An eminent church historian and patristic scholar, Wilken came to the realization many years ago that forming an historical picture of the early Christians by looking only at Christian documents must lead to distortion, which could only be remedied by taking seriously the testimony of contemporary pagan views of the Church. In this now-classic work of historical investigation, Wilken presents us with pagan opinion as represented by Pliny the Younger, Celsus, Galen, Porphyry, and Julian the Apostate. Only with the resulting sense of the opposition and prejudice the early Church faced can we begin to grasp the real significance of the early apologists' defense of the faith, and understand why early Christian doctrine developed as it did. 214 pp.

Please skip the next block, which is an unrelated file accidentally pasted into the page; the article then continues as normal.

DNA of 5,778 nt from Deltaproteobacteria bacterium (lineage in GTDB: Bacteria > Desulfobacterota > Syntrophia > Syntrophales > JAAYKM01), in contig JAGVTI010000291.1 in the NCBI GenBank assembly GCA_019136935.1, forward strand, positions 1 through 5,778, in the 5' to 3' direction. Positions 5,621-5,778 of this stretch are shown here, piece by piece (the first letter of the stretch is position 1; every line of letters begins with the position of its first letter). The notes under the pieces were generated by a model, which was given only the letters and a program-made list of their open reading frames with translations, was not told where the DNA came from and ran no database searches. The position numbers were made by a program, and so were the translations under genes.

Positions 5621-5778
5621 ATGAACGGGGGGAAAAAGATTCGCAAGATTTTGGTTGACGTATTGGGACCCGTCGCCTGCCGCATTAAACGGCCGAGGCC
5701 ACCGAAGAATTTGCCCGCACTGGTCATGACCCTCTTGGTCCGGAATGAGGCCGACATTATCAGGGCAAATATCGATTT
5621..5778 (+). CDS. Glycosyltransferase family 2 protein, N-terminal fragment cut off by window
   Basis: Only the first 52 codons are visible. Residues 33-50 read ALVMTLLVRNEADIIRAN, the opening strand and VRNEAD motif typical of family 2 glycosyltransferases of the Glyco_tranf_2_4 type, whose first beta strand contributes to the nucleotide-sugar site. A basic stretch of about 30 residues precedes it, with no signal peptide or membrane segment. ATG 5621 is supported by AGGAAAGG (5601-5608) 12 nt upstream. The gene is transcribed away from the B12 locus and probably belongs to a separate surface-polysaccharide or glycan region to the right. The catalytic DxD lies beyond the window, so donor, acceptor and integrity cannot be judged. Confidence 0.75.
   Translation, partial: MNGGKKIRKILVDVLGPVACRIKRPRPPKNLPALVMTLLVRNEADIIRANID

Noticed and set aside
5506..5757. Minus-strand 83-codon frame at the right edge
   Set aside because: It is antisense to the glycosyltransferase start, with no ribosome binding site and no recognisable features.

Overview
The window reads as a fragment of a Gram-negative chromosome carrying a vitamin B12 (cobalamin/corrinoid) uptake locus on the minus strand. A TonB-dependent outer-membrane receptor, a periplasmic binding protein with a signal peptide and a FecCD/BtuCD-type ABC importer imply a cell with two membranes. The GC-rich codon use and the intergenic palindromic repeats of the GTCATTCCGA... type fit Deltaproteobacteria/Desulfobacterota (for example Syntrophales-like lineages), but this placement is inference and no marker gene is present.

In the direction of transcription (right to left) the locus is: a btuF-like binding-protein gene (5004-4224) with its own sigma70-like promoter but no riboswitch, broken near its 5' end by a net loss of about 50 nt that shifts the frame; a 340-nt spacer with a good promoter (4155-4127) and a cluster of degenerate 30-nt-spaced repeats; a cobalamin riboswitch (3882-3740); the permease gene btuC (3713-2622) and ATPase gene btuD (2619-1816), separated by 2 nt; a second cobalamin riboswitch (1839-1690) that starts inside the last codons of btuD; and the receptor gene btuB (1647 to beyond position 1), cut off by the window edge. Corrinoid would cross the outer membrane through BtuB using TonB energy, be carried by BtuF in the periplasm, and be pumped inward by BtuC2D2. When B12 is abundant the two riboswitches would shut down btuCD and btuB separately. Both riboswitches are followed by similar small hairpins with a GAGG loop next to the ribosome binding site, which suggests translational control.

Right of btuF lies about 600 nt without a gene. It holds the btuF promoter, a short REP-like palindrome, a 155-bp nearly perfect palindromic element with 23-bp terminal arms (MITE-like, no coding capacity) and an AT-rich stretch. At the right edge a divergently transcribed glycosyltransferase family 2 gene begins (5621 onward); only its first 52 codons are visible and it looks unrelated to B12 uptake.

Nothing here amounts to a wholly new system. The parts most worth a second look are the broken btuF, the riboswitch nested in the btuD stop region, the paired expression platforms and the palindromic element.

An Eighth Day View:
This book, which includes a new preface by the author, offers an engrossing portrayal of the early years of the Christian movement from the perspective of the Romans.